The Apple iPad has been embraced by businesses much faster than its iPhone predecessor. That acceptance is primarily a result of the success of the iPhone, but it also opens the door for iPad competitors to enter the business world more easily once they're available.
A report from the Wall Street Journal states, "The company's tablet-style device seems to be sidestepping the resistance that the iPhone and other consumer-oriented devices have faced in the corporate environment. Indeed, many businesses have raced to snap up iPads."
The iPad has a jumpstart on other tablets in two ways. First, it has the advantage of riding the coattails of business adoption of the iPhone. Second, it has the benefit of being first to market among the next-generation tablets.
Because the iPad is built on the same iOS foundation as the iPhone, companies that have accepted the iPhone and integrated the management and security of the smartphone into the IT infrastructure can embrace the iPad without the same degree of apprehension that greeted the iPhone. It doesn't hurt that Apple has also significantly improved the business functionality and security of iOS since its launch either.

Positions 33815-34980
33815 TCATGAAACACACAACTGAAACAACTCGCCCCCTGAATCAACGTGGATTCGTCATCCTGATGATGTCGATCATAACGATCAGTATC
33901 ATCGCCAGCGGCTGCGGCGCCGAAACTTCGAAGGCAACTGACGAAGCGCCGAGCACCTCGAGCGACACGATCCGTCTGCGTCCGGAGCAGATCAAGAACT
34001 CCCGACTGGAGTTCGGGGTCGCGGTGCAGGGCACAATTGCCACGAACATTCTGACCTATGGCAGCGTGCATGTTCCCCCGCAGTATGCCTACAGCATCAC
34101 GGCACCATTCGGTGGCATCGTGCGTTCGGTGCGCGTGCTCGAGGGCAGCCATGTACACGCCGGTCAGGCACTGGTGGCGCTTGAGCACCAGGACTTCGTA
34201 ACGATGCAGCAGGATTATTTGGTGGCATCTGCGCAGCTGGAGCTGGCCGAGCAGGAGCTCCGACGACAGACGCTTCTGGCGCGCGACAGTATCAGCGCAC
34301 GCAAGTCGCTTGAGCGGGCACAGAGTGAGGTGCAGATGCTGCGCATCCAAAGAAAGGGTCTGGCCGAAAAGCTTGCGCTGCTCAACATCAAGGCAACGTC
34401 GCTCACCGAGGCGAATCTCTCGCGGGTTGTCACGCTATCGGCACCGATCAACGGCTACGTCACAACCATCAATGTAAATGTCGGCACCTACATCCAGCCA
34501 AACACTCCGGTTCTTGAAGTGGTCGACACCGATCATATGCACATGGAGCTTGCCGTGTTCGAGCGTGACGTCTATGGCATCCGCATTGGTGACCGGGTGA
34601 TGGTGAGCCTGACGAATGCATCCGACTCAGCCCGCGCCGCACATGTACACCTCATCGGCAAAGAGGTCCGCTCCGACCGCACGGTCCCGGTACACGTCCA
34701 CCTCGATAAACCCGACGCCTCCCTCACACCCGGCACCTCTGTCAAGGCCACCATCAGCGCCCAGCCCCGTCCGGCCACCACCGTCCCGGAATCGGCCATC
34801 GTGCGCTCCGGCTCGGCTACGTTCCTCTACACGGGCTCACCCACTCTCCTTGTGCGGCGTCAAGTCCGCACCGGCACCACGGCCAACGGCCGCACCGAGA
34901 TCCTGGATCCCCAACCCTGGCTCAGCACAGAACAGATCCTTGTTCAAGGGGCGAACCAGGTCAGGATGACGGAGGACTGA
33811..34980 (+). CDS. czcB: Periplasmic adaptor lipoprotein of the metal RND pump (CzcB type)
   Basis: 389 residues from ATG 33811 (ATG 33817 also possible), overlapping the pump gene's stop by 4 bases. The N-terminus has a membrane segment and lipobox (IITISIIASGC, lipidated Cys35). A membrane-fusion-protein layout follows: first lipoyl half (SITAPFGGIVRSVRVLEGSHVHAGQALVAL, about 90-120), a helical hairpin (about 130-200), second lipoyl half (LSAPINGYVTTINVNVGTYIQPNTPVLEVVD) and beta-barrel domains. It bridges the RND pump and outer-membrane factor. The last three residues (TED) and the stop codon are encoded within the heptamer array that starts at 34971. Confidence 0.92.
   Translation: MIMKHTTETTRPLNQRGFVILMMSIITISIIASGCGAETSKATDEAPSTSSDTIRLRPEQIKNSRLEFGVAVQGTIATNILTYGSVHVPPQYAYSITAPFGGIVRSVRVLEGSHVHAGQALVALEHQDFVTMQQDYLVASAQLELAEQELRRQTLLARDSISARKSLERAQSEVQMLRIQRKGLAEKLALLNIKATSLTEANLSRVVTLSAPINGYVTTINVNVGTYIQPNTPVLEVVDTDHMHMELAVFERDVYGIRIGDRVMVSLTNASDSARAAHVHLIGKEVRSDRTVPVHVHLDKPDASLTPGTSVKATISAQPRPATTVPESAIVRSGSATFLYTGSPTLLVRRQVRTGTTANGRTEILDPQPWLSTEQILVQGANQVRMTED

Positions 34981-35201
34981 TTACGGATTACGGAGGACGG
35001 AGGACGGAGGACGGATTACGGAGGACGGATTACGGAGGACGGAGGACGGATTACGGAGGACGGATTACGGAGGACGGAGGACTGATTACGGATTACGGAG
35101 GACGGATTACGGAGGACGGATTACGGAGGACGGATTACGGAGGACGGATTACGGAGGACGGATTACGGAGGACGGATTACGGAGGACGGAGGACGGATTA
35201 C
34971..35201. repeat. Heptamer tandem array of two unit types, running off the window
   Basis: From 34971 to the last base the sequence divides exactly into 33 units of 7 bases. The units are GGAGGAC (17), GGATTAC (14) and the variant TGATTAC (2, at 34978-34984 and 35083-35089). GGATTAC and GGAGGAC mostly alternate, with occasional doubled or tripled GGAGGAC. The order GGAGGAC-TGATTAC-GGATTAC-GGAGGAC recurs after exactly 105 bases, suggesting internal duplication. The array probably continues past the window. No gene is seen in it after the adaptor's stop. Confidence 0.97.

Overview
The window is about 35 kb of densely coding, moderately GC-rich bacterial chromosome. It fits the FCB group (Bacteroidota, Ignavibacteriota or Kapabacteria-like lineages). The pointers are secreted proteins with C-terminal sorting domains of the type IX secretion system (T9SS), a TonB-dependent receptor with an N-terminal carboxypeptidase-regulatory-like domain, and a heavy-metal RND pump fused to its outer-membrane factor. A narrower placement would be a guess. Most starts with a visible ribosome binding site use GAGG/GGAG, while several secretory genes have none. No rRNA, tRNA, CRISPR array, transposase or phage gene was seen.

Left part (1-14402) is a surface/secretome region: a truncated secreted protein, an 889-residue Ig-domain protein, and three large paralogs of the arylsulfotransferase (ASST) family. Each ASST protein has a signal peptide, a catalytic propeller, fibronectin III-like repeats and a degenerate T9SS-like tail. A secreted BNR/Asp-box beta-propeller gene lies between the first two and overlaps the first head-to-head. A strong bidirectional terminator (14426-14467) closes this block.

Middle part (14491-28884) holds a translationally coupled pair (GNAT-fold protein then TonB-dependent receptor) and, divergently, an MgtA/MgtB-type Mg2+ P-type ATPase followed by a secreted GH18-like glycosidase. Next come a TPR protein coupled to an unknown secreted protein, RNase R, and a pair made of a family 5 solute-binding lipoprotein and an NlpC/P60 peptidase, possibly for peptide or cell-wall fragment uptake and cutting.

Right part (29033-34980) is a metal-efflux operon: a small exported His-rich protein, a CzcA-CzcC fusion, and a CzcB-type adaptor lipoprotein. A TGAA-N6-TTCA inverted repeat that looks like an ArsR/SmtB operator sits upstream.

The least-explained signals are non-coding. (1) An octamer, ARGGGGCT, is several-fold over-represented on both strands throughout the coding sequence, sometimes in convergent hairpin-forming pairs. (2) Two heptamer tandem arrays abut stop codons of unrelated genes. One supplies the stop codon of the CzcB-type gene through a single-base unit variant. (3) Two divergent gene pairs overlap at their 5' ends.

Apple bashers and tablet naysayers have spent the greater part of 2010 declaring that the iPad is a toy that has no functional computing purpose, and that tablets--particularly tablets that don't run "real" operating systems like Windows 7--can't possibly provide any business value. The reality is the exact opposite.
Apple sold more than three million iPads in the first 80 days following its launch, and Apple reported in July that half of the Fortune 100 companies are testing or deploying the iPad. The tablet has an array of mobile computing functions, but it is particularly suited for situations like car dealerships or furniture stores where the salespeople can make use of a portable touchscreen platform when engaging customers.
The good news for competitors like Samsung, HP, and Asus, is that other tablets get to stand on the shoulders of previous technology as well. The fact that the iPhone blurred the line between consumer and business--and broke down corporate barriers--paved the way for Android and other smartphones to enter the corporate culture much easier.
The acceptance of the iPad into the business world will open doors for the tablets that follow. Now that Apple has laid the foundation and opened up the possibilities for transforming mobile computing, tablets like the Samsung Galaxy Tab can follow in the iPad's footsteps--but also learn from its mistakes--and push the envelope of what tablets are capable of as business tools.